Species names in all available languages
|English (Kenya)||Shining Sunbird|
|English (United States)||Shining Sunbird|
|Spanish (Spain)||Suimanga brillante|
Guy M. Kirwan revised and standardized the account's content with Clements taxonomy. Tammy Zhang curated the media.
Cinnyris habessinicus (Hemprich & Ehrenberg, 1828)
- habessinica / habessinicus
The Key to Scientific Names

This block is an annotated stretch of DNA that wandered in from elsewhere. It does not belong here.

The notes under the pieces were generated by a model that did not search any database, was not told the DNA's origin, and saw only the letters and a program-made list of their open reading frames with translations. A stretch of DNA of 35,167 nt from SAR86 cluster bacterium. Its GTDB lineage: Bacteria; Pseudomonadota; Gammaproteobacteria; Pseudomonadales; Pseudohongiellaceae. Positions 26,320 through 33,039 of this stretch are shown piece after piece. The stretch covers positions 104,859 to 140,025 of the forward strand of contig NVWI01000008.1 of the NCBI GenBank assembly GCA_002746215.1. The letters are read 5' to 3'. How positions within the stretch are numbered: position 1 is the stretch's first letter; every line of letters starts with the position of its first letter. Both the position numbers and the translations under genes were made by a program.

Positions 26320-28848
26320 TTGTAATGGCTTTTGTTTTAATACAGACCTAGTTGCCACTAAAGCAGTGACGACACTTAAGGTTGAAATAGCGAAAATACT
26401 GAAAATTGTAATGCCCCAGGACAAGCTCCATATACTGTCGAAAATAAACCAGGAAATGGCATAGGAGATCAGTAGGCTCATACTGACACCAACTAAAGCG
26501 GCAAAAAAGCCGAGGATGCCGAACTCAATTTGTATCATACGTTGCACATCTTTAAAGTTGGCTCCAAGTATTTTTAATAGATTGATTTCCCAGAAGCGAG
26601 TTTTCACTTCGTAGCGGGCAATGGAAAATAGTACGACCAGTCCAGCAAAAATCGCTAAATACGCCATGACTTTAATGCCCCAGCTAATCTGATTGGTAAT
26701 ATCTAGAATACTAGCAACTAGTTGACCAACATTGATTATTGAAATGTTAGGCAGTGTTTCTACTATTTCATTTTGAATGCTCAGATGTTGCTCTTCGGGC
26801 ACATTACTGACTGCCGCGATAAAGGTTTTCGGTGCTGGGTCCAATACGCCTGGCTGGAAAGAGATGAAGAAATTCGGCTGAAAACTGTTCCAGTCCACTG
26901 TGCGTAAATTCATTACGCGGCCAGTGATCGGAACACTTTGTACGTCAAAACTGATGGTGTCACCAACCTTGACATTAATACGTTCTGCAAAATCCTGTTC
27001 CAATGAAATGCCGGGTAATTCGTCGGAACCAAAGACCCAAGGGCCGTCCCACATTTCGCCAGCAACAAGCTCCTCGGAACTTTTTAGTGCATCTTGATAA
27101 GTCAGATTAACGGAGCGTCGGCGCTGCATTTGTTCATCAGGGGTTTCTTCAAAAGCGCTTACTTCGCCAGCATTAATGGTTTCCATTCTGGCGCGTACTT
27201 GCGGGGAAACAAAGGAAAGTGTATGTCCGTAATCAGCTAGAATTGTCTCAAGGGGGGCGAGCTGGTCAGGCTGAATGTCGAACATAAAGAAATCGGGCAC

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The Shining Sunbird has a disjunct geographic distribution, with two subspecies occurring in western and southern Arabia, and three in northeast Africa, from extreme southeast Egypt south to northeast Uganda and central Kenya. Perhaps unsurprisingly, in this age of intense taxonomic work, several recent authors have suggested that the two populations, in Africa and Arabia, might be better ranked as separate species, especially due to the very strong differences in female plumage. Corroboration via detailed studies, including molecular work, is needed to investigate this potential re-arrangement. This is a medium-sized sunbird with a relatively long, decurved bill; and is generally darker plumaged than any sympatric family member. Males have generally golden-green upperparts, largely dark wings and rear underparts, and sport a variably broad red breast-band, but the yellow pectoral tufts are rarely seen, whereas females are mainly pale gray brown above, with a dark tail, and typically very pale and uniform underparts, with an indication of streaking on the undertail coverts. In Arabia, females are generally dark sooty gray overall, albeit marginally paler on the underparts. Shining Sunbird inhabits generally open woodland, as well as thornbush, cultivation, gardens, and reasonably well-vegetated rocky hillsides, typically below 2,000 m in Africa, and a little higher in Arabia.